The National Veterans Resource Center (NVRC) will host its first-ever military-themed Living Library on Nov. 15 from noon-5 p.m. Military-connected volunteers from across the campus and community will act as “living books,” representing a range of cultural backgrounds, talents and…
Profiles from the Past and Present—Celebrating Alumni and Student Veterans
In celebration of Veterans Week 2017 at Syracuse University, the Office of Veterans and Military Affairs is recognizing the success stories of one current student veteran and one military-connected alumni each day of the week. After welcoming veterans to campus as far back as World War I, and having the longest consecutive running ROTC program in the country, we have further defined our historic commitment to serving those who serve. The stories highlighted this week are just some of the many contributions making Syracuse University the best place for veterans.
Go here to see all of this week’s profiles.
Daniel D’Aniello grew up in Butler, Pennsylvania, and was raised by his Italian Catholic mother and grandmother. As a “good Italian boy,” as he put it, he used to help his single mother pay the bills by bagging groceries at his uncles’ produce company, while she earned a living working four jobs. D’Aniello’ s childhood consisted of working at an early age, being an altar boy and singing in the church choir, and competing on the gymnastics team. He was voted most popular in high school, but higher education would be what “changed his life.”
D’Aniello was accepted to Syracuse University to study transportation economics. He graduated magna cum laude in 1968 and was inducted into Beta Gamma Sigma, an honor society for business students and scholars. Drafted in the U.S. Navy that same year, D’Aniello spent the next three years serving as a supply officer before continuing to Harvard Business School. He received his M.B.A. in 1974 and was also a Teagle Foundation Fellow.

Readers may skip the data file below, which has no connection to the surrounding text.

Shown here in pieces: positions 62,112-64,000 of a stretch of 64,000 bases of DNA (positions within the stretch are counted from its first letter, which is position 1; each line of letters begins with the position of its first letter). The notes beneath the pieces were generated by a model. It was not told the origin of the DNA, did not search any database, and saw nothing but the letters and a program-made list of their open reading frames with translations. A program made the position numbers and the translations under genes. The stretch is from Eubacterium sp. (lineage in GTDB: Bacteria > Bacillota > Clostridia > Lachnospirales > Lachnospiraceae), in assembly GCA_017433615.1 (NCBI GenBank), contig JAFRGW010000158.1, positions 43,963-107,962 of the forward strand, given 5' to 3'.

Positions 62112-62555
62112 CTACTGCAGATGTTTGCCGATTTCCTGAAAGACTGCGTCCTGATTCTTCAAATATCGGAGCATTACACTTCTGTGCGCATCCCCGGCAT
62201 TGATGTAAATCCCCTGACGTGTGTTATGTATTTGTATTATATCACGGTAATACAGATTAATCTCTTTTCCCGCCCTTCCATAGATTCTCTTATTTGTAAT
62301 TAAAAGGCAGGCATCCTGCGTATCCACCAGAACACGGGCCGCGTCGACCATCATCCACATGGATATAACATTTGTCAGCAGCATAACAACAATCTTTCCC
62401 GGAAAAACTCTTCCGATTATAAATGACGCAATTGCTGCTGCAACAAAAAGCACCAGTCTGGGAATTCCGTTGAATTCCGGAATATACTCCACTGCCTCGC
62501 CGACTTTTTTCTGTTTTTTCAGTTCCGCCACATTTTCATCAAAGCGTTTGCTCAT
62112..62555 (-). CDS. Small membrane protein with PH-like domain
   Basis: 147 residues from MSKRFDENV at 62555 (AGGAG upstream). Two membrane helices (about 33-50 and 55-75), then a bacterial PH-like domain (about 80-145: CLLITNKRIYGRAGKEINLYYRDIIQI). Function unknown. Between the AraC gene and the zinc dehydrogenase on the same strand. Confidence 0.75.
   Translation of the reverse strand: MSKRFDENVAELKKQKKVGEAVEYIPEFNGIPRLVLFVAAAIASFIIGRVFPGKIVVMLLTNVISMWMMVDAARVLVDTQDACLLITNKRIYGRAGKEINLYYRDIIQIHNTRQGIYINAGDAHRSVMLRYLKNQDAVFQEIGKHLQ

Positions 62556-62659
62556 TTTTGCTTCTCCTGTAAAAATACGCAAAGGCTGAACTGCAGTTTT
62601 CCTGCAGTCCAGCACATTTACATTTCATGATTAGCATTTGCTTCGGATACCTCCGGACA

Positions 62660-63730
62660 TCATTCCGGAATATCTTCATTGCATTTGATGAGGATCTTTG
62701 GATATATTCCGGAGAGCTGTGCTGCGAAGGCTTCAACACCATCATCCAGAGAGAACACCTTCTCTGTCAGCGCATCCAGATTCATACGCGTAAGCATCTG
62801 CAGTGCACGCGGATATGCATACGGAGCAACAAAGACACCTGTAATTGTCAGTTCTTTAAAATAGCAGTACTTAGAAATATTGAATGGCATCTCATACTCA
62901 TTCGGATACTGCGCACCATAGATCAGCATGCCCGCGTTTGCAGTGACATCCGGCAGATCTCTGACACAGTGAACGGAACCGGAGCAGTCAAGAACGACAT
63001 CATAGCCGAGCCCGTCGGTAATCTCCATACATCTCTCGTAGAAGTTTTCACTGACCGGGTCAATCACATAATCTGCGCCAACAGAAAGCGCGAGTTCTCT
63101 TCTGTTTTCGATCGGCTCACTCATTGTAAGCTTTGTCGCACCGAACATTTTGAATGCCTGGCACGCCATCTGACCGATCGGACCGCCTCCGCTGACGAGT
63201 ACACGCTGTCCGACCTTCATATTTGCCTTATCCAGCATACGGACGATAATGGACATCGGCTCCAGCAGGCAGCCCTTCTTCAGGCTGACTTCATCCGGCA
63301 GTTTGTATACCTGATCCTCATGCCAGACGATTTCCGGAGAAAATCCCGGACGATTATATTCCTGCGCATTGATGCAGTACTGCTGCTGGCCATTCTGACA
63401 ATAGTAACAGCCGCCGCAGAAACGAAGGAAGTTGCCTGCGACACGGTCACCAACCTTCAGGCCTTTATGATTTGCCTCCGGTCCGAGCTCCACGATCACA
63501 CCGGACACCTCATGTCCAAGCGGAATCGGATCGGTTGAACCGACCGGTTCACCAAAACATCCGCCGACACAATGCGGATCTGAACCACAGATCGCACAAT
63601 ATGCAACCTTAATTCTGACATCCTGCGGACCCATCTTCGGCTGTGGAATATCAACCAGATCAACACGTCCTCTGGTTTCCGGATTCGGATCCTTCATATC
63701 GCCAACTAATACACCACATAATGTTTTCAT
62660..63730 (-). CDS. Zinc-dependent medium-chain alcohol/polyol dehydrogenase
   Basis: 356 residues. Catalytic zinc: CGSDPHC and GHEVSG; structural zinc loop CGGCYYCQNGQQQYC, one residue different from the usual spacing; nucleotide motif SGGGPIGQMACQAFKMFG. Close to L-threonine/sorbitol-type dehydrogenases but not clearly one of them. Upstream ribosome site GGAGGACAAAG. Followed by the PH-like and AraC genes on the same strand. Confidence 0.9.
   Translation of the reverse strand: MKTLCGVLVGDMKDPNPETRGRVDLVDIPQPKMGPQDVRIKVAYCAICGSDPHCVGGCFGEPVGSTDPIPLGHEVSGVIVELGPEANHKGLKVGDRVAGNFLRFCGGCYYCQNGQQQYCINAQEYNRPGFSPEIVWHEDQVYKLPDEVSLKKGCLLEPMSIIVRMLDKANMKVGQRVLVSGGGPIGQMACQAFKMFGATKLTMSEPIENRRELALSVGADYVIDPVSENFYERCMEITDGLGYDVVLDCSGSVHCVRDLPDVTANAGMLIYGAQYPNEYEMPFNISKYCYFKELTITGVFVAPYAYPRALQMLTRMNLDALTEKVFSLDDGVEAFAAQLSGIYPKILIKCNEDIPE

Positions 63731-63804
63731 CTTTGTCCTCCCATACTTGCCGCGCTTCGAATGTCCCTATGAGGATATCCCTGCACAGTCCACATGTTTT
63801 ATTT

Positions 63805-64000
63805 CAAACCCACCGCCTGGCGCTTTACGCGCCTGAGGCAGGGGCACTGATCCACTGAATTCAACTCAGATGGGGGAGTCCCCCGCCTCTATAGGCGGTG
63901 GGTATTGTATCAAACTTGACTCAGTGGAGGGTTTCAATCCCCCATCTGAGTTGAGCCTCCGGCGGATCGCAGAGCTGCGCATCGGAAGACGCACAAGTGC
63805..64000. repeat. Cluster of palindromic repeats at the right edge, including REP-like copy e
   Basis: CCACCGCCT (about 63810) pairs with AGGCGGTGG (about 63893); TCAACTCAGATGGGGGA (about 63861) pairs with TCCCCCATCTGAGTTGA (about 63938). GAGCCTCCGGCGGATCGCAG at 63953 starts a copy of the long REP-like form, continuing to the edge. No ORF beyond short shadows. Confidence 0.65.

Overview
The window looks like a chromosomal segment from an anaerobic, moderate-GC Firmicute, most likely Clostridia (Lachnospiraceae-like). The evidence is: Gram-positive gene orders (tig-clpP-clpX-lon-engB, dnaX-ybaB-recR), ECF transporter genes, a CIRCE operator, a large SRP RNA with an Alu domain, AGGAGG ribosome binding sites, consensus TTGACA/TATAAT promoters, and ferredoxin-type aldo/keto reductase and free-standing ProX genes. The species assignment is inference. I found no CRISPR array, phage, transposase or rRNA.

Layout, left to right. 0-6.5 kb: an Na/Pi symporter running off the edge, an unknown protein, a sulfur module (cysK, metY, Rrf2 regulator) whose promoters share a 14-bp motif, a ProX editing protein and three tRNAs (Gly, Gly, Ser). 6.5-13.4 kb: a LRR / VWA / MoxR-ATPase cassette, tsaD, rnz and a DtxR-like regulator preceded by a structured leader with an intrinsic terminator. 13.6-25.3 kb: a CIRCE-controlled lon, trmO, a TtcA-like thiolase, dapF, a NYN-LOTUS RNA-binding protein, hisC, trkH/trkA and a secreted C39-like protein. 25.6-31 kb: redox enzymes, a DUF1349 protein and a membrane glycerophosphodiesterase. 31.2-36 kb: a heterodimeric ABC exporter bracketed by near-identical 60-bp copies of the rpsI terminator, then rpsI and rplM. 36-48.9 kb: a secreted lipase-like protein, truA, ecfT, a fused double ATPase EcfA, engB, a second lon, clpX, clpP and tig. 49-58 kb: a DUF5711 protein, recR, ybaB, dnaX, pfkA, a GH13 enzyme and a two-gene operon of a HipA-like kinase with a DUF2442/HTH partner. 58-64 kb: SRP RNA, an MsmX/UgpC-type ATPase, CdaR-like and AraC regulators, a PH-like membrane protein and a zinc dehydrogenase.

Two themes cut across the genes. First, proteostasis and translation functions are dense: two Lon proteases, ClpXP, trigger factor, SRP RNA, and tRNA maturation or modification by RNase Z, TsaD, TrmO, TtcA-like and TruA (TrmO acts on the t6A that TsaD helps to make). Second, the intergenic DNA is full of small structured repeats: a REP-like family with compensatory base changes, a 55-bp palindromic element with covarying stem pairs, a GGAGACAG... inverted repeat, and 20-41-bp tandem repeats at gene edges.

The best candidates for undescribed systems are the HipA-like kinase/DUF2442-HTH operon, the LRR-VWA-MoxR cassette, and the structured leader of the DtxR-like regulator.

He served as a financial officer at PepsiCo and Trans World Airlines (TWA), developing skills he would need when he later served as vice president for finance and development at the Marriott Corp. from 1981-1987. While at Marriott, he was responsible for the evaluation of major mergers, acquisitions, divestitures, debt and equity offerings, and project financings.
With partners William Conway Jr. and David Rubenstein, he cofounded the Carlyle Group in 1987. They used politically connected advisors such as former President George H.W. Bush and former British Prime Minister John Major to buy defense-oriented firms, turning them around and selling them for profit. He serves as chairman of the board, running the firm’s daily operations. Today the firm manages around $203 billion across 129 buyout, leveraged finance, real estate and venture capital funds. The Carlyle Group bought pipeline outfit Kinder Morgan for $22 billion, acquired Philadelphia Energy Solutions in 2012, saving 850 local jobs, and even has minority investments in Beats Electronics. It has become a famed Washington-based private equity firm with expansions and investments internationally, and was even inducted into the Dow Jones Private Equity Analyst Hall of Fame. The Carlyle Group’s geographical reach spans the globe in 23 countries on six continents, making it one of the largest private equity firms in the world.
Currently, D’Aniello serves as vice chairman of the American Enterprise Institute’s Board of Trustees, in addition to serving on the Board of Trustees of his alma mater, Syracuse University, and on the Corporate Advisory Council of the Whitman School of Management.
According to the Forbes 400 richest people in America this year, Daniel D’Aniello made #229, with a net worth of $2.8 billion, which he has made through private equity. The Carlyle Group’s big returns have made D’Aniello and his family rich, and he continues to show his gratitude through donations to several institutions, one of which is Syracuse University. The D’Aniello Entrepreneurship Internships, an internationally recognized initiative, are named after him as a testimony to what he stands for: the entrepreneurial spirit, hard work, imagination, aggressiveness, tenacity and strong moral values. D’Aniello also made a huge contribution to the American Enterprise Institute of $20 million, in order to help the conservative think tank move into its first permanent home in history.
D’Aniello has also been married to his wife, Gayle, for 36 years and they are the parents of two daughters. They currently reside in Vienna, Virginia.